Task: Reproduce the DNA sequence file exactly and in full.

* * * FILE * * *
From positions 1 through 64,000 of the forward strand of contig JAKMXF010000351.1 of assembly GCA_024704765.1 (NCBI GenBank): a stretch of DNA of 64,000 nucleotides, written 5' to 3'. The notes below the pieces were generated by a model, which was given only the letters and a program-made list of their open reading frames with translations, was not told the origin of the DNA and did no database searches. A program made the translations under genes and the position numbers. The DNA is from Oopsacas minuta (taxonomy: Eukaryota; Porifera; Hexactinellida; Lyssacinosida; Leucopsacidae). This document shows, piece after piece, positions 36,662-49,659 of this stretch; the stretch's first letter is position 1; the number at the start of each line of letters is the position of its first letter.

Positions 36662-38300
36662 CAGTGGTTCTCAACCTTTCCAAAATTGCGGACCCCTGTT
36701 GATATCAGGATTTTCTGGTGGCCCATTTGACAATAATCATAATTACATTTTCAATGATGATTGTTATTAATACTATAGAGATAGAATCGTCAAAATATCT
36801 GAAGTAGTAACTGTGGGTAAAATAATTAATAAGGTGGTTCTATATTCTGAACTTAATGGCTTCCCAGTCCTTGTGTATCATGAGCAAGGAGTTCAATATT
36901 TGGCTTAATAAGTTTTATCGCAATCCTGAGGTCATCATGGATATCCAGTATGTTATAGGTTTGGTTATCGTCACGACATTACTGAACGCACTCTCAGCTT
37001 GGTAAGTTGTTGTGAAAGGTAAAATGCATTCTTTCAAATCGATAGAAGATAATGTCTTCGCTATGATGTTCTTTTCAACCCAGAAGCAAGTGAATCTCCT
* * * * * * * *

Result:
From positions 1 through 64,000 of the forward strand of contig JAKMXF010000351.1 of assembly GCA_024704765.1 (NCBI GenBank): a stretch of DNA of 64,000 nucleotides, written 5' to 3'. The notes below the pieces were generated by a model, which was given only the letters and a program-made list of their open reading frames with translations, was not told the origin of the DNA and did no database searches. A program made the translations under genes and the position numbers. The DNA is from Oopsacas minuta (taxonomy: Eukaryota; Porifera; Hexactinellida; Lyssacinosida; Leucopsacidae). This document shows, piece after piece, positions 36,662-49,659 of this stretch; the stretch's first letter is position 1; the number at the start of each line of letters is the position of its first letter.

Positions 36662-38300
36662 CAGTGGTTCTCAACCTTTCCAAAATTGCGGACCCCTGTT
36701 GATATCAGGATTTTCTGGTGGCCCATTTGACAATAATCATAATTACATTTTCAATGATGATTGTTATTAATACTATAGAGATAGAATCGTCAAAATATCT
36801 GAAGTAGTAACTGTGGGTAAAATAATTAATAAGGTGGTTCTATATTCTGAACTTAATGGCTTCCCAGTCCTTGTGTATCATGAGCAAGGAGTTCAATATT
36901 TGGCTTAATAAGTTTTATCGCAATCCTGAGGTCATCATGGATATCCAGTATGTTATAGGTTTGGTTATCGTCACGACATTACTGAACGCACTCTCAGCTT
37001 GGTAAGTTGTTGTGAAAGGTAAAATGCATTCTTTCAAATCGATAGAAGATAATGTCTTCGCTATGATGTTCTTTTCAACCCAGAAGCAAGTGAATCTCCT